But the people are very afraid. Jesus heals the possessed, casts out the demons, confronts the power of Rome. The people are not ready for such an act, and they ask Jesus to leave. Jesus sends the man home and tells him to proclaim all that God has done for him. He becomes the evangelist to the people living in fear in that community. Again God acts in the midst of fear, reminding us that God is in charge, no demon, no legion, will stop that. But we have to believe that or our own fears will take charge.

I think of a poem: The Peace of Wild Things (Wendell Berry)

When despair for the world grows in me
and I wake in the night at the least sound
in fear of what my life and my children's lives may be
I go and lie down where the wood drake
rests in his beauty on the water, and the great heron feeds.
I come into the peace of wild things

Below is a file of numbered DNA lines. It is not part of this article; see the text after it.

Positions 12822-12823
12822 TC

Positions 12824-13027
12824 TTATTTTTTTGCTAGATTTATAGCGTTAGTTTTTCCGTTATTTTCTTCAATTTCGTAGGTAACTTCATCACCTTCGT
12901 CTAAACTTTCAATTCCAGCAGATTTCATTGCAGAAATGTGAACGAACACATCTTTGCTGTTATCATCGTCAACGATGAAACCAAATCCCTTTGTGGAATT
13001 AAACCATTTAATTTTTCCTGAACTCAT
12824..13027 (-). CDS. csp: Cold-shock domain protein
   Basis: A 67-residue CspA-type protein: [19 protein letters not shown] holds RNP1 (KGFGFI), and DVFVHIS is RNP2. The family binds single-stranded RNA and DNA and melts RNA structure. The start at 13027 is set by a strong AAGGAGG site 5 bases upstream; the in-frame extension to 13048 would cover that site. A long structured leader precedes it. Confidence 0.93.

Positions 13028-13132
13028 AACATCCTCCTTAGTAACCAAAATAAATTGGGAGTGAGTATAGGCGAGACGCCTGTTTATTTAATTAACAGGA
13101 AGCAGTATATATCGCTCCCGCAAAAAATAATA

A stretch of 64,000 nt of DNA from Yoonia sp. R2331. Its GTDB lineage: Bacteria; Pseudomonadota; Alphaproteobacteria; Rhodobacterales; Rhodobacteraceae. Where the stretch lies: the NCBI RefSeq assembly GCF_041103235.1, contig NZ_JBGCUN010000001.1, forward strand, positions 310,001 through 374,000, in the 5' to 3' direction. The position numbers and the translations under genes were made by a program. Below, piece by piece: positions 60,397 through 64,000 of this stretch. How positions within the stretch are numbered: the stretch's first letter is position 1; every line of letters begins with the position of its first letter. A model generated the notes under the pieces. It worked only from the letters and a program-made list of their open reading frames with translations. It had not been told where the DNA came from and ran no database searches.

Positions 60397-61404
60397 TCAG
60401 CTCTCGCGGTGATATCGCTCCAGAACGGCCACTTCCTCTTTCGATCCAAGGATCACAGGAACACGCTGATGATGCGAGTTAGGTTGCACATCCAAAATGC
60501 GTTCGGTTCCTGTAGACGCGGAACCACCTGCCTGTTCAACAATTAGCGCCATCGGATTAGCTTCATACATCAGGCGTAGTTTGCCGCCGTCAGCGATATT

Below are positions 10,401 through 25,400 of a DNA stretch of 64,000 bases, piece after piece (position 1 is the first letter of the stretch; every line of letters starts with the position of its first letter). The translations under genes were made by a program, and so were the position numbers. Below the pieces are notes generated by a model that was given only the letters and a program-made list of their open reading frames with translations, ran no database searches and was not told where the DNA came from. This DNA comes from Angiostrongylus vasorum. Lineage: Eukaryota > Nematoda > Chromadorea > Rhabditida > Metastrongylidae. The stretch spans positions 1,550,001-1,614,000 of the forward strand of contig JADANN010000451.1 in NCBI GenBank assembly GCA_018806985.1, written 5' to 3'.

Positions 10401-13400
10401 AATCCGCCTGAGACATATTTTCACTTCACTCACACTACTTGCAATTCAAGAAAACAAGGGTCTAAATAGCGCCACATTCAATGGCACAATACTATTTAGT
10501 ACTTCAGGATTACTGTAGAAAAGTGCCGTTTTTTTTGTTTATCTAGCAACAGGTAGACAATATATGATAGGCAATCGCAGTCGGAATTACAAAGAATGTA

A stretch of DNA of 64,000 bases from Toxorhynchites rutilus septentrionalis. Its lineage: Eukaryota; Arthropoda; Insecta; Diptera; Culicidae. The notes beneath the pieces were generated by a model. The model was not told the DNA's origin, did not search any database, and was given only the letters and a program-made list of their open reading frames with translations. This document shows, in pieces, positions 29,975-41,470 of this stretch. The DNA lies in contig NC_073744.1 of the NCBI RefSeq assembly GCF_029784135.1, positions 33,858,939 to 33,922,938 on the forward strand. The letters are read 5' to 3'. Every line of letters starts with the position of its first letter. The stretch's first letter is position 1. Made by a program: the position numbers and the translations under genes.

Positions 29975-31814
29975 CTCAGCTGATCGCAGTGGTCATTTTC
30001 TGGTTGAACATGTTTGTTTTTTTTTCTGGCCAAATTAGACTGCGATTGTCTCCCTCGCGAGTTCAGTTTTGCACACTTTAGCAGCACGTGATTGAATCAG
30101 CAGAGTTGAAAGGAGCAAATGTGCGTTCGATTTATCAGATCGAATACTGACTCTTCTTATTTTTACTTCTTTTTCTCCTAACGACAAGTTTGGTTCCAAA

who do not tax their lives with forethought
of grief. I come into the presence of still water.
And I feel above me the day-blind stars
waiting with their light. For the time
I rest in the grace of the world, and am free.
We are called to be free of our fears. To rest in the beauty & grace of God’s creation. And to respond out of love. [in baptism we renounce Satan and sin, and turn to God & Jesus…]

In light of the tragedy in Orlando last Sunday early morning – there have been many moving stories about the Pulse & those nationwide reaching out to any community affected, but a story that I missed the first time through (thanks Dick!) – is about a Washington DC Orthodox Jewish community that visited a local Gay bar. Here is their story told by Rabbi Shmuel Herzfeld.

When our synagogue heard about the horrific tragedy that took place at the Pulse nightclub in Orlando, it was at the same time that we were celebrating our festival of Shavuot, which celebrates God’s giving of the Torah. As Orthodox Jews, we don’t travel or use the Internet on the Sabbath or on holidays, such as Shavuot. But on Sunday night, as we heard the news, I announced from the pulpit that as soon as the holiday ended at 9:17 p.m. Monday, we would travel from our synagogue in Northwest Washington to a gay bar as an act of solidarity.